The Russian request to the countries of the European Union for pay for natural gas in rubles rather than in dollars or euros it can lead to a cut in supplies. And the emotional wave related to military atrocities subject to accusations and recriminations in Ukraine has rekindled calls for a boycott of Russian gas, which European nations (not without distinction and disagreement) are trying to implement.
With extraordinary timeliness, just a week after the start of the conflict, theInternational Energy Agency (IEA) published a document called "How the EU can significantly reduce Russia's natural gas imports within a year". The 10-point plan it includes recommendations to replace Russian gas (which makes up nearly 40% of all natural gas consumed in the EU) with other energy sources.
Reduce Russian gas needs within a year?
First point of the IEA plan: to reduce consumption, "accelerate the replacement of gas boilers with heat pumps". A request that did not fail to immediately activate an induced: the American one.
On March 9, just 8 days after the AIE plan, the non-profit organization Rewiring America issued a political plan calling on US manufacturers to help the EU without Russian gas rapidly expand its heat pump deployment. "We'd be fooling ourselves if we didn't take a wartime view of manufacturing," he says Ari Mutasiak, CEO of the organization.
Almost in unison, il The Washington Post he reported that the White House was seriously considering this suggestion. There is no denying: generous and diligent.
There is a fundamental flaw with this approach, however.
The IEA estimates that the extended use of heat pumps would only save 2 billion cubic meters of natural gas each year. Just 1,3% than what Russian gas supplies to the EU. If we believe in miracles, perhaps massive US aid will bring us double, perhaps triple the reduction. We are far below the amount that will make a difference for next winter, when the knots come to roost.
This explains well the demented question posed by Mario Draghi to the Italians in the press conference the other day: that "do you want peace or the air conditioners on"?
There are two hypotheses before us, both of which lead to a European half-disaster. In the coming weeks or months, Russia could follow through on its threats to cut natural gas supplies to Europe. Or, more likely, EU leaders could agree to a boycott of Russian gas.
What would really happen without Russian gas?
How could EU officials, engineers or individual homeowners prepare for such an eventuality?
The expert Vaclav smil, Professor Emeritus at the Faculty of Environment at the University of Manitoba in Canada, points out that there are huge structural impediments in solving an embargo on Russian natural gas.
European nations are looking for energy as a person in a respiratory crisis looks for air. They would like to try to generate as much electricity as possible using alternative fuels. The options on the table? So many. From getting ready to change fuel in central boilers used for district heating (which heats a quarter of the houses in the EU) to use portable electric stoves and not radiators.
The main strategy also according to the IEA, however, is to lower the thermostat.
Not exactly a foolproof plan
The IEA 10-point plan provides a temperature reduction of 1 ° C. A mantra then repeated in cascade by national politicians and by many VIPs who adhere a priori to media simplifications.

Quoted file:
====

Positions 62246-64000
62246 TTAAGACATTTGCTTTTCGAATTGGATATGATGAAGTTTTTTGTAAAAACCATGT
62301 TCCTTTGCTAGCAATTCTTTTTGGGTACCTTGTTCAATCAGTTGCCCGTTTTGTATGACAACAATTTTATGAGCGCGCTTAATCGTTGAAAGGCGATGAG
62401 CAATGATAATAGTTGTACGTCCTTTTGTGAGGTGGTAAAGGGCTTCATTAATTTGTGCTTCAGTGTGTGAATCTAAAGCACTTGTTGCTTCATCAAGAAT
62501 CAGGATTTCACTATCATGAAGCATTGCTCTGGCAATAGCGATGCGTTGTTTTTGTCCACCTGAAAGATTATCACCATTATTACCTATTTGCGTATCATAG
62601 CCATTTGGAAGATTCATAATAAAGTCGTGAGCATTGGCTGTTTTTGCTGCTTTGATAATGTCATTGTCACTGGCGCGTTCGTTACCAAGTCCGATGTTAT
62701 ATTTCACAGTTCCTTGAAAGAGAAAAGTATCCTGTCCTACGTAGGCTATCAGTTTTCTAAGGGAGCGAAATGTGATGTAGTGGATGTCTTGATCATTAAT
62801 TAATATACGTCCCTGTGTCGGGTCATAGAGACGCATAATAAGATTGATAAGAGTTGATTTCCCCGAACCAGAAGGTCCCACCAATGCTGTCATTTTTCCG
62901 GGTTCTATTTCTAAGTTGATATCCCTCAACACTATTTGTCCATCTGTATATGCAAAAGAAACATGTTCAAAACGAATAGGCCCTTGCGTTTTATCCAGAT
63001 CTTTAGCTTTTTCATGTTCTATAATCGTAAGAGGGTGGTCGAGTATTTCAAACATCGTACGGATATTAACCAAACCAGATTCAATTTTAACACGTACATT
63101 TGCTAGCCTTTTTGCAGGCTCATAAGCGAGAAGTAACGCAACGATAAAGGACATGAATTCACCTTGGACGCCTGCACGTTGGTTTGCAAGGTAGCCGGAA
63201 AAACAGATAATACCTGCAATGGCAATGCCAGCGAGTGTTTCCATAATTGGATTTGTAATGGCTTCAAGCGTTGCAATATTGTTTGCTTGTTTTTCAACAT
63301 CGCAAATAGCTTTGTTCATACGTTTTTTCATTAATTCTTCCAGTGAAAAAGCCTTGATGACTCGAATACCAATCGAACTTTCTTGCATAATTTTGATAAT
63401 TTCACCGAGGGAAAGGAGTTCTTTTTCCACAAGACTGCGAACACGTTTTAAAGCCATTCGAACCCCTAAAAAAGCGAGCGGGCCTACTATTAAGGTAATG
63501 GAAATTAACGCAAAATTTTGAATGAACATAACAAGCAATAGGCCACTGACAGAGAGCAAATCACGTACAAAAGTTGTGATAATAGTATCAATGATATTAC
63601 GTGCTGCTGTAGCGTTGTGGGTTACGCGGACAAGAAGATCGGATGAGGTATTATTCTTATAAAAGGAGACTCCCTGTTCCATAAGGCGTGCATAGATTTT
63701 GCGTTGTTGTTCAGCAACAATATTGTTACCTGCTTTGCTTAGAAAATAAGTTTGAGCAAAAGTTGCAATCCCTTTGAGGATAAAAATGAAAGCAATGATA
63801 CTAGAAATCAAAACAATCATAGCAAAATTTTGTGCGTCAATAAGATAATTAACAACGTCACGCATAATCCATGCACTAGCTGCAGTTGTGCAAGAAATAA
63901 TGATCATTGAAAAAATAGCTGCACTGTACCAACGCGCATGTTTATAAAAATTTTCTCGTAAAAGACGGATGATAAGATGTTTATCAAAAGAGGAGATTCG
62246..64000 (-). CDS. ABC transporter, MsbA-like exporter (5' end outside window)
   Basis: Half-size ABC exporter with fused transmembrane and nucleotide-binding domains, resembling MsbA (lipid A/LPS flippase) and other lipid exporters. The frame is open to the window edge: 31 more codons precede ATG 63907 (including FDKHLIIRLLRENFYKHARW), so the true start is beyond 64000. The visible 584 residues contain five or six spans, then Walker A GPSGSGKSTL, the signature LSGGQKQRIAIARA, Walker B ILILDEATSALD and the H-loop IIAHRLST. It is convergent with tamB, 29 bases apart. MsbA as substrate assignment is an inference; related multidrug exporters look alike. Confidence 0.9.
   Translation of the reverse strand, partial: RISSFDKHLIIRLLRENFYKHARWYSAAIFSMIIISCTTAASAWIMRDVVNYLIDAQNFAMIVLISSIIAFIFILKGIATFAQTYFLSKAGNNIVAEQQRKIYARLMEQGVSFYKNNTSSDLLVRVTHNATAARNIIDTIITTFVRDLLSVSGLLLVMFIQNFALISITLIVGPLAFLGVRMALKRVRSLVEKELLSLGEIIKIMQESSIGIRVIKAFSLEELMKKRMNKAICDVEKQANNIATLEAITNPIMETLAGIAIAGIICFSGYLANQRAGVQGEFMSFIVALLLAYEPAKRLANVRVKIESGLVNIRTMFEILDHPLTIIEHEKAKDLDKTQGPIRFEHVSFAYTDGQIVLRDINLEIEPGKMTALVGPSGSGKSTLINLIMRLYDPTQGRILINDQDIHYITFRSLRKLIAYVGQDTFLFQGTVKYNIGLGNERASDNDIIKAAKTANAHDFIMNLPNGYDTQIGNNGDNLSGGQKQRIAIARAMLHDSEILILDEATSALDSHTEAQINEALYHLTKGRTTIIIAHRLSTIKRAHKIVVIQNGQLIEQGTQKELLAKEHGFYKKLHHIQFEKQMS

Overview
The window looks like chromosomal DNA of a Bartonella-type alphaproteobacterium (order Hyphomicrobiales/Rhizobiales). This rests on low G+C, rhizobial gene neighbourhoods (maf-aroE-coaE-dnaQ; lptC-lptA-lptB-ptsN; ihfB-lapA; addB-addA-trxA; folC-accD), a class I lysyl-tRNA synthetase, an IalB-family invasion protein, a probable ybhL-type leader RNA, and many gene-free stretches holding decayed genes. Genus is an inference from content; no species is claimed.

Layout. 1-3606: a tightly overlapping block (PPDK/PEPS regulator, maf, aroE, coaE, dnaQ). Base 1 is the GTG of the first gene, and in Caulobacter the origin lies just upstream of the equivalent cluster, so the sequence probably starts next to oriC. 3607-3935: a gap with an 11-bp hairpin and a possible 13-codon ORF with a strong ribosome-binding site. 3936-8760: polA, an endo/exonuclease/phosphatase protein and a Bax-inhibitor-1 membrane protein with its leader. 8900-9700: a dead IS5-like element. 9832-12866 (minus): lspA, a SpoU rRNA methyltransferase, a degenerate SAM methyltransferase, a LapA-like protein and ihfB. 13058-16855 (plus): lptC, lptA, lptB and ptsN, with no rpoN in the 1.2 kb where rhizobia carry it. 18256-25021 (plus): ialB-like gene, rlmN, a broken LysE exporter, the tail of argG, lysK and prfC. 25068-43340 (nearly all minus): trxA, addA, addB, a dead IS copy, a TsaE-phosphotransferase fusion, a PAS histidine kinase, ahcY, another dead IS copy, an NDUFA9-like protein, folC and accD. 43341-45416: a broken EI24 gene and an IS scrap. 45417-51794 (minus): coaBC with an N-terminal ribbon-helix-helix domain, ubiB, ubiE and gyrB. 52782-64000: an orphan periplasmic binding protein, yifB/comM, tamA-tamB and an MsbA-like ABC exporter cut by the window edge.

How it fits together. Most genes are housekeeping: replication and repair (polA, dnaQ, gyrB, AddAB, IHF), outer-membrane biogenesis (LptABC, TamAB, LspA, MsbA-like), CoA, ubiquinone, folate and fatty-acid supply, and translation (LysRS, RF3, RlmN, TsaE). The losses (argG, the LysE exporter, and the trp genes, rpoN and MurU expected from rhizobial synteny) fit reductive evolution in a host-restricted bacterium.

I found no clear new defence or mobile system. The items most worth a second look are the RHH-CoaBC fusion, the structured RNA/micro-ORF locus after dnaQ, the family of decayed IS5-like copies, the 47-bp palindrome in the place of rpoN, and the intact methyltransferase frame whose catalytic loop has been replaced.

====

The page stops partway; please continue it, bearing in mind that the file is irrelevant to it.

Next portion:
Unfortunately, things are very different.
The EU as a whole could theoretically save enough energy to replace all Russian gas imported only if people reduced the internal temperature of houses more drastically. How drastic? Very drastic. I'm talking about something like 8 ° or 9 ° C, which would be the amount needed (the IEA's own estimate says it) to save 10 billion cubic meters of gas. This requirement glosses over the differences in dependence on Russian gas between EU countries (and Italy, for example, is in terrible shape), but gives you an idea of how drastic the necessary temperature reductions would be.
It can be done?
No. Turning the heat down that much would be, let's put it this way, very difficult. The IEA indicates that average indoor temperatures in the EU are just 13 ° or 14 ° C (55 ° to 57 ° F).
Sure, most people could "technically" handle this difficulty in small spaces and with electrical devices. Ambient heaters. I said "technically", not "economically", though. And I'm not talking about shops or larger spaces, that would be another matter. But "technically" yes.
Now, given that without Russian gas the electric heater will be the cult object of next winter, the question is: could we produce enough stoves between now and next winter? We will see a similar productive effort to get more ventilators at the onset of the pandemic. On the other hand, at a guess (Smil estimate) 10 million room heaters are needed. A goal within our reach, even producing as many as we need and adding others in extremis, if necessary.
It would be a dramatic solution, but at least "European", if you think that in Germany Siemens would be at the forefront (it is already the largest industrial production company).
In other words
Rewiring America and the various EU energy policymakers spend their time persuading citizens that it's all about their behavior. Or exhibit enthusiasm and generosity (interested) for heat pumps, which would take years.
The truth is that the most realistic option for the coming winter and for the 450 million Europeans forced by the absurdity of war to face the cold: electric stove, and even at a low temperature.